If there is one reason why some prognosticators are skeptical of Danica Patrick’s chances of success in NASCAR, they will almost immediately point to Sam Hornish Jr. This one isn’t really fair, but for Hornish, it was as if an entire year was encapsulated into just three short laps. Having qualified 11th for the race and remaining consistently fast through practice all weekend, the No. 77 car looked to be nearly the equal of the team car that started third – and would ultimately win the race.
On lap 3, he was in the middle between David Reutimann and points leader Johnson. As Reutimann’s No. 00 slid up the track and into Hornish, the nightmare scenario that the No. 48 team had feared – and that I actually predicted involving Hornish in a staff email prior to the race – came to fruition. Hornish slid up into the No. 48 car, sending the Lowe’s Impala into a lurid slide that resulted in Johnson nearly saving the car, only to overcorrect ever so slightly back into the path of the AAA Penske Dodge.
This maneuver sent Hornish spinning around into the outside wall, while Johnson’s car lurched wildly towards the inside HARDER barrier’s tried and true impact-resistant concrete technology. Afterwards, most of the attention was centered on Johnson surrendering 111 points to teammate Mark Martin – but what was equally disheartening was Hornish having a strong qualifying run reduced to rubble in only a few short laps. He was able to continue until another accident on lap 88 finally put down the AAA (Accident Avoidance Adverse) Dodge Charger R/T for good.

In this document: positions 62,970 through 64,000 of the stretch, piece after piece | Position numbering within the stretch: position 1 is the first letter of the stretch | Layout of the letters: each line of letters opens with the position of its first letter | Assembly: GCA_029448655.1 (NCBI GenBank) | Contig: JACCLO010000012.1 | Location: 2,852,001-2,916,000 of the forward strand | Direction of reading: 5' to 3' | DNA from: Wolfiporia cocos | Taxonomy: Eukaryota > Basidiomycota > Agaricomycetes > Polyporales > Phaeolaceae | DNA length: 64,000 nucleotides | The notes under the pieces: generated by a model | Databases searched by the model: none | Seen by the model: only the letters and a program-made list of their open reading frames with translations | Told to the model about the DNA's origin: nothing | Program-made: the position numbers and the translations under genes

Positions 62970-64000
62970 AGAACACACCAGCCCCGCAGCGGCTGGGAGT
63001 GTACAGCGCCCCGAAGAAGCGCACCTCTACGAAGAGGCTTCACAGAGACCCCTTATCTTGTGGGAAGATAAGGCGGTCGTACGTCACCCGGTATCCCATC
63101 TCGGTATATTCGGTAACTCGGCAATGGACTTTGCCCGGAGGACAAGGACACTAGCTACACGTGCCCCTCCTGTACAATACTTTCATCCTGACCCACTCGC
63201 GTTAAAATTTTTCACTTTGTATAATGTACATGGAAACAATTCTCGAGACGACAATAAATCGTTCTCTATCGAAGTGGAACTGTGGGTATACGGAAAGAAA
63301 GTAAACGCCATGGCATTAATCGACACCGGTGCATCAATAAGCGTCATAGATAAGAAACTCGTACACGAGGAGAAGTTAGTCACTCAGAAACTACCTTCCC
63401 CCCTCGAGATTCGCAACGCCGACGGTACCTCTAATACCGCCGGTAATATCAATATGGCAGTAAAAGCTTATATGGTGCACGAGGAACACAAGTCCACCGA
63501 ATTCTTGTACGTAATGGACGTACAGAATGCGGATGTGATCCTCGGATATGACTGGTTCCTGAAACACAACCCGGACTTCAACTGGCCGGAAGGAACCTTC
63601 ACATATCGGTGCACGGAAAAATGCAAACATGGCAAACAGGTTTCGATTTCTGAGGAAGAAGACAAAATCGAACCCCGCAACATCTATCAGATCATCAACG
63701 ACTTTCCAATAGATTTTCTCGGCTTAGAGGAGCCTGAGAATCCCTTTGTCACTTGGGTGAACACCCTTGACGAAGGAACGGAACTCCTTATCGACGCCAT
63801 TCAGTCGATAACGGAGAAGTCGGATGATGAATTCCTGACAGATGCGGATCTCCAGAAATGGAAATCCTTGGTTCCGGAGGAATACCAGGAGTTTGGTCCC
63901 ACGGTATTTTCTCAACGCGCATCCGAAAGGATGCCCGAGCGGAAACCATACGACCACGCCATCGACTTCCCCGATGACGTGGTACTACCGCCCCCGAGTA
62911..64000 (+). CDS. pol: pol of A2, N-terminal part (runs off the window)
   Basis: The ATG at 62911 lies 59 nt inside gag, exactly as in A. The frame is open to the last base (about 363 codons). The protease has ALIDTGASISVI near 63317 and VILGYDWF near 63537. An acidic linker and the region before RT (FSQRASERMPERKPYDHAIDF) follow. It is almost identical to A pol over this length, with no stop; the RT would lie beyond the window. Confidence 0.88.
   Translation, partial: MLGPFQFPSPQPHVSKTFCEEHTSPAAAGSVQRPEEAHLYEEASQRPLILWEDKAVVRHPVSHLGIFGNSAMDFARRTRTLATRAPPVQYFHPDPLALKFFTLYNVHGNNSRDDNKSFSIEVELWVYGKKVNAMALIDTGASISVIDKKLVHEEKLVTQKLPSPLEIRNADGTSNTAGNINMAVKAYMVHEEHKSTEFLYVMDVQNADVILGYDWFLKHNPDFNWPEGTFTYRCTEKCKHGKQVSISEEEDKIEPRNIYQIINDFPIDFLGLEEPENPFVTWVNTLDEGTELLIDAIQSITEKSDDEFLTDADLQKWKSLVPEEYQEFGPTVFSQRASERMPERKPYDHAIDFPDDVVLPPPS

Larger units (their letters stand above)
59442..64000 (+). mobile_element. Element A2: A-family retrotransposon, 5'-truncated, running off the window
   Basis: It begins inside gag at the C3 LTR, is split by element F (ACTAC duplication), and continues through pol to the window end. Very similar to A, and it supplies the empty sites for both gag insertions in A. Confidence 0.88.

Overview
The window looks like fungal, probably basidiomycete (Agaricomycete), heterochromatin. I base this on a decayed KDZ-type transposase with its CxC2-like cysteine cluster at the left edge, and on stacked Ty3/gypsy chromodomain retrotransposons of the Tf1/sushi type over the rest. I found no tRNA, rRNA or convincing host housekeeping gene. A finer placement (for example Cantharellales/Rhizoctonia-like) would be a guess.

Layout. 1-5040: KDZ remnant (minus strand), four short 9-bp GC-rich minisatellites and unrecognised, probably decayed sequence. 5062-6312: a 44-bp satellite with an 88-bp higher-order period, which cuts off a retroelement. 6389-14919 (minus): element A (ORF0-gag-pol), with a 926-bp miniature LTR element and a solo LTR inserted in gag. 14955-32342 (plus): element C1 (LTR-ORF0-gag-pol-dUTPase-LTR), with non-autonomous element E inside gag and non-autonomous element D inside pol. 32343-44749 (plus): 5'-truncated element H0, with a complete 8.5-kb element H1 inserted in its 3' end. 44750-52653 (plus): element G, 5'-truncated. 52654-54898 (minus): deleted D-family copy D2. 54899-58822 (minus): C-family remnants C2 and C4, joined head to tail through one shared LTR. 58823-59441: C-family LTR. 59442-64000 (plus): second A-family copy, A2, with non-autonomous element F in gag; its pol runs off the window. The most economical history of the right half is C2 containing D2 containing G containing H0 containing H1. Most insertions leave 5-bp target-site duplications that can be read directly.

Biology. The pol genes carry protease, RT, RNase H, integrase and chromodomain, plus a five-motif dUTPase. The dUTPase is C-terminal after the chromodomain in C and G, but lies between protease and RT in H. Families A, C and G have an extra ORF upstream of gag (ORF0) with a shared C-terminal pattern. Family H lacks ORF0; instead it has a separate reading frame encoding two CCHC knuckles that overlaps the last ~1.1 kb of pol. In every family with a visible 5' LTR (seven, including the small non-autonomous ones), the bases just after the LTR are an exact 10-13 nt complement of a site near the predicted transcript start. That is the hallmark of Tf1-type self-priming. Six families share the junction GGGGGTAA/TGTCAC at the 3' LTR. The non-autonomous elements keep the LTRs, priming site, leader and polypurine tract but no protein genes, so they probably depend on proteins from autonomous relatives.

So if 2008 was a rude awakening for the two-time IndyCar Series champion and Indianapolis 500 winner, 2009 has been the cause of many more sleepless nights, with nightmarish weekends punctuated by flashes of brilliance. His pair of top fives and seven top 10s have all but been overshadowed by the last month, with a 36th and three 40th-place finishes in the last four races.
The cynic in me wants to say, “at least he’s consistent.” But the other part of me wants to send him a poster of a kitten clinging to a branch with “Hang In There!” written in cursive above it.
For as quickly as he turned the NASCAR world on its ear this season, Martin’s quest for his first Sprint Cup title was nearly over before it even started. Following a rain-shortened Daytona 500 that had him mired mid-pack with a 16th-place finish, back-to-back engine failures at California and Las Vegas saw top-five efforts reduced to start-and-park status with two results of 40th place. That left the No. 5 team 35th in points, and a season that once held so much promise was suddenly left on the brink of disaster.
Such circumstances presented themselves again this weekend. Following a requisite wreck not of his doing at Talladega, a 184-point deficit to teammate Johnson seemed nearly insurmountable.
Martin needed a miracle.
That miracle just so happened to manifest itself on lap 3 when a ricocheting Reutimann and a hapless Hornish made contact with Johnson. As the Lowe’s Chevrolet clobbered concrete, Martin’s No. 5 team was thrust back into the thick of title contention – something that seemed unthinkable as he was tumbling over on his roof a week earlier at Talladega.